Stryker Combat Vehicles
By Gordon L. Rottman, illustrated by Hugh Johnson
Series: Osprey New Vanguard 121
Softcover, 48 pages, index, well-illustrated
Published by Osprey Publishing July 2006
Dimensions: 7.2 x 0.1 x 9.8 inches
The Stryker family of armored vehicles is one of the most common types in U.S. inventory with more than 4,400 having been purchased. The standard configuration is the armored personnel carrier which carries a crew of two and nine infantrymen. Other versions include a reconnaissance version, a mobile gun system with an unmanned 105 mm gun turret, a mortar carrier, command vehicle, and various supporting functions such as engineering, ambulance, and forward observation.
While the U.S. Army has purchased the Stryker in large numbers, it still remains controversial. It is only nominally deployable using the USAF C-130, as it is a tight fit and so near the maximum permissible weight that the crew and combat load must be transported separately – up-armored versions cannot be loaded at all. The recoil of the mobile gun system commonly overturned the vehicle in tests and so has not been fielded. It is not amphibious like the Marines’ LAV-25; there are no firing ports or vision blocks provided for the infantrymen like the Army’s Bradly IFV. Perhaps most inexplicable is the cost – at $4.9 Million per vehicle the Army could purchase either four Bradlys or five LAV-25s for the same price, and both of the other vehicles were better armed and already in production.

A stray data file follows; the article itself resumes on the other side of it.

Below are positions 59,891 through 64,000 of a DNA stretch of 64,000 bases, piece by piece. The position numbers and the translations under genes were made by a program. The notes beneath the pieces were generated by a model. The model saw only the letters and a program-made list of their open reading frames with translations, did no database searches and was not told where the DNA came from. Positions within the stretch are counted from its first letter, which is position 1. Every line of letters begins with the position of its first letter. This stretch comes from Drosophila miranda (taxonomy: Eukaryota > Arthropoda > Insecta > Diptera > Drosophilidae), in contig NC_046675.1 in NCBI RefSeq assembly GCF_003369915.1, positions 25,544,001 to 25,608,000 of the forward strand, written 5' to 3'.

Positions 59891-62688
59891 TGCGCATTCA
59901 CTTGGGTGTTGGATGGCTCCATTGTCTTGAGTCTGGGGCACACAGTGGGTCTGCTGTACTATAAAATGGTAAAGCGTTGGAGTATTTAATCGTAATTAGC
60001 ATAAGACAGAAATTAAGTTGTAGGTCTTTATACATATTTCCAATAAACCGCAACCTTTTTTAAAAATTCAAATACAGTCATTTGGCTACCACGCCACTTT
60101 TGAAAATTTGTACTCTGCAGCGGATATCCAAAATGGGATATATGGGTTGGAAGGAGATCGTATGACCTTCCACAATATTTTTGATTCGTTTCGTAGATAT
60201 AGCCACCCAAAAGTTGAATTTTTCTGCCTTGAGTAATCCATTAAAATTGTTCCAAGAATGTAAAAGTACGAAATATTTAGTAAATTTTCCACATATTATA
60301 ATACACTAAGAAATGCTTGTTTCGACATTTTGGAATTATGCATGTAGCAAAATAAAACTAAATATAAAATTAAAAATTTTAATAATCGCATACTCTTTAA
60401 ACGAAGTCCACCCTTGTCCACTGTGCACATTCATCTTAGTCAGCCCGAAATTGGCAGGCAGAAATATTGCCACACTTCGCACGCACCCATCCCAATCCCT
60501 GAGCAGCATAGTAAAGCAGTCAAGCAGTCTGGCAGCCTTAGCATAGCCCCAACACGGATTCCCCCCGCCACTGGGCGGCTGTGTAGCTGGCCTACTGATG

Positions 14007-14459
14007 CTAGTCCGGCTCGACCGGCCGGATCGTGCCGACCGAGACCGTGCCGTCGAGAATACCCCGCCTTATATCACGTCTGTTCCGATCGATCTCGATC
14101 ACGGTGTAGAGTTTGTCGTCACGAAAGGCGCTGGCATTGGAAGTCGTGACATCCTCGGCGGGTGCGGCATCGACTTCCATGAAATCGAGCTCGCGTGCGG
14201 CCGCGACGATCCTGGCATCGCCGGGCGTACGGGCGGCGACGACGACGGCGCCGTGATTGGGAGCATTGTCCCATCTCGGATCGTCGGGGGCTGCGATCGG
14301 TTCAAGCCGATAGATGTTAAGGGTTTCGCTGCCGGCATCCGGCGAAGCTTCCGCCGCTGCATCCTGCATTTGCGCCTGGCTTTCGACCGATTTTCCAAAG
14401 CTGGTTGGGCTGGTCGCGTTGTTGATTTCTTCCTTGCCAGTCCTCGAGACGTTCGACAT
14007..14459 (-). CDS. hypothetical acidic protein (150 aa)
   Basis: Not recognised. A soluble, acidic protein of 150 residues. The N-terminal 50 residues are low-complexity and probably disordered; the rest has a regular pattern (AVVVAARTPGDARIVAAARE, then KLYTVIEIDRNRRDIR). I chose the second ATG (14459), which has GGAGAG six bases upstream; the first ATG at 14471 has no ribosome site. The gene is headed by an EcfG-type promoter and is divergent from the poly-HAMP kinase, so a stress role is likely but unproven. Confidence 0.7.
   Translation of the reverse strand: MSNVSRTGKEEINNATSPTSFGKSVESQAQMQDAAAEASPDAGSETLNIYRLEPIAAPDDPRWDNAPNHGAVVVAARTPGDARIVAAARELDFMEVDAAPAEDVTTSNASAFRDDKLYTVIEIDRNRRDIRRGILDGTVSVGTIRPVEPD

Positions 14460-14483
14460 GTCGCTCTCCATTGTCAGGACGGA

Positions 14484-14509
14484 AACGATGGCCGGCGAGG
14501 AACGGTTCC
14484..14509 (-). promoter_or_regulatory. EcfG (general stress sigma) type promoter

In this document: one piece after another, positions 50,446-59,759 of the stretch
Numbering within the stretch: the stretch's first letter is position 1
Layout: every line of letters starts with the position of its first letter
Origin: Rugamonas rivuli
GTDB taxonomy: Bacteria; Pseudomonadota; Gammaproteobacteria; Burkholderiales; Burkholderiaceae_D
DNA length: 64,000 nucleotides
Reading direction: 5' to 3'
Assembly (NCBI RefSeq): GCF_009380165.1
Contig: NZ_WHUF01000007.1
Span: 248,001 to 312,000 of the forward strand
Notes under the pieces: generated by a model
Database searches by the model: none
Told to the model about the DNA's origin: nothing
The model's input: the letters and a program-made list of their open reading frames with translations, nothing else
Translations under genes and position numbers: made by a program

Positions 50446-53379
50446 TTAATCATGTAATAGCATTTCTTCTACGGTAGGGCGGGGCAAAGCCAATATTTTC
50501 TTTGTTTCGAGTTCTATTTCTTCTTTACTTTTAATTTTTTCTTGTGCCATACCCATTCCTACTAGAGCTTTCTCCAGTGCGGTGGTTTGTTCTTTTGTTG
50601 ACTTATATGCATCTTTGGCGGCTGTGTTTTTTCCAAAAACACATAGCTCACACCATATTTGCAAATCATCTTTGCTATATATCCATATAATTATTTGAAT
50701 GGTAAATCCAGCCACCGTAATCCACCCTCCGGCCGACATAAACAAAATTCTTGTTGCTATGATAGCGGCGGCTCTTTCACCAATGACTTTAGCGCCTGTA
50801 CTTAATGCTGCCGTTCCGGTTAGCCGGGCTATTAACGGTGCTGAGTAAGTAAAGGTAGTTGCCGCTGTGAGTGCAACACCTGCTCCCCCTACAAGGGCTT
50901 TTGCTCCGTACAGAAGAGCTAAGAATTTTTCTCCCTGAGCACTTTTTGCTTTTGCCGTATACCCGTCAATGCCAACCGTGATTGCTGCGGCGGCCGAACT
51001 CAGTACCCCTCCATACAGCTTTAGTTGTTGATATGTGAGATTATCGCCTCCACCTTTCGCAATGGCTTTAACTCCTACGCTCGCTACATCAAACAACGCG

This book is in the format familiar to readers of the Osprey New Vanguard Series. The descriptions are brief but adequate, the artwork and photographs are superb. It is an enjoyable and informative read. I was not familiar with the Stryker and picked up this volume in an attempt to figure out why it was purchased in such great numbers when there were some obviously superior alternatives already in service. Now that I am more familiar with the Stryker, I am even more mystified.